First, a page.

Thousands of lives and more than £700m in healthcare costs could be saved in the UK each year with the introduction of a tax on red meat, according to a study released on Wednesday.
Researchers at the University of Oxford claim that a 79% tax on processed meats such as sausages and bacon and a 14% tax on unprocessed red meat such as steak would be the optimal level of taxation.

High consumption of red meat such as beef, lamb and pork has been linked to a host of health problems, including increased risk of heart disease, stroke, type-2 diabetes and cancer.

If implemented worldwide, the researchers said such measures would prevent 220,000 deaths and save £30bn in healthcare costs.

Marco Springmann, lead researcher on the study, said: “I hope that governments will consider introducing a health levy on red and processed meat as part of a range of measures to make healthy and sustainable decision-making easier for consumers. A health levy on red and processed meat would not limit choices, but send a powerful signal to consumers.”

However, critics argue that the proposed tax would push people on the poverty line into further financial difficulty and Christopher Snowdon, from the Institute for Economic Affairs, said taxing food was “the next battleground for the nanny state”.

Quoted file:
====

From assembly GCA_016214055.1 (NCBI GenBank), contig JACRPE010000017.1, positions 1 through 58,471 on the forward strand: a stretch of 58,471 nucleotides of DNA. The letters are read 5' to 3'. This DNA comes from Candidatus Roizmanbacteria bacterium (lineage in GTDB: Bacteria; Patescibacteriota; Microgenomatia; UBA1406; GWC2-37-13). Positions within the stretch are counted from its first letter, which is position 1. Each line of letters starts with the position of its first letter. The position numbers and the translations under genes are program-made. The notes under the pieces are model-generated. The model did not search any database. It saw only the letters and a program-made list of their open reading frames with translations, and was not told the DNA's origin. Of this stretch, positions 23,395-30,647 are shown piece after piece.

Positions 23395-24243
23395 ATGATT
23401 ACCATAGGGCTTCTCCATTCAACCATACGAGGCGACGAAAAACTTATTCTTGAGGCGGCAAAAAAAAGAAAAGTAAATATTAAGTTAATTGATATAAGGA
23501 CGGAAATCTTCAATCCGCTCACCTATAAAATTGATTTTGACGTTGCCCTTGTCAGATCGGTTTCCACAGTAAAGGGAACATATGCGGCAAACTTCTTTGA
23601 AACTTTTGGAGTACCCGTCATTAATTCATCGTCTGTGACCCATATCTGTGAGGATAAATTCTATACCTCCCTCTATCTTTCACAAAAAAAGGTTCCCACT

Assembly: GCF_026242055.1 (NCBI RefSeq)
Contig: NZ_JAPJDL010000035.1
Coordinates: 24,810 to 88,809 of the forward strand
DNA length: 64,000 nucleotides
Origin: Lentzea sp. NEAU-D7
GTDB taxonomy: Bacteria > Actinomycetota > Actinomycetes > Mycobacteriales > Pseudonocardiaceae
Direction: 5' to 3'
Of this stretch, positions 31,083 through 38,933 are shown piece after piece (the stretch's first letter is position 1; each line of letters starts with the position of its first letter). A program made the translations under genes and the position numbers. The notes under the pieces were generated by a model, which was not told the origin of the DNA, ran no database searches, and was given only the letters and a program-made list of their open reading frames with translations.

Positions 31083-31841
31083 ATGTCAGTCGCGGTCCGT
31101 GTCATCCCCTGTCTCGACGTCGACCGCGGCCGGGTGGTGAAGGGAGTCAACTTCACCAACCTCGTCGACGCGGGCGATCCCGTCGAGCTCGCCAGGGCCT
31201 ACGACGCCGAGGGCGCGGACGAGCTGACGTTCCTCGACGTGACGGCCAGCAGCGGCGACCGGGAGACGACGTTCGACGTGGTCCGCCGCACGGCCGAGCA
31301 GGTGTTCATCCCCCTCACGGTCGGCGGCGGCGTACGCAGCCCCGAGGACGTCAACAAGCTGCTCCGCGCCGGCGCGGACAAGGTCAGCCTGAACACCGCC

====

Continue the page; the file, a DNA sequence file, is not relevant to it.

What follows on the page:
A tax would also likely have a profound affect on butchers and other food industry companies such as London-listed outfits Hilton Food Group and Crawshaw, which cut 350 jobs after it entered administration earlier this month.

In October, Hilton partnered with Dutch vegetarian product manufacturer Dalco Food in order to expand its offering in the “fast-growing vegetarian market”.

With rumblings of a red meat tax, along with research from Mintel released earlier this month suggesting that 34% of Brits have reduced their meat consumption and sales of meat-free foods estimated to increase by 44% and reach £1.1bn by 2023, other industry players might be well advised to follow Hilton's lead.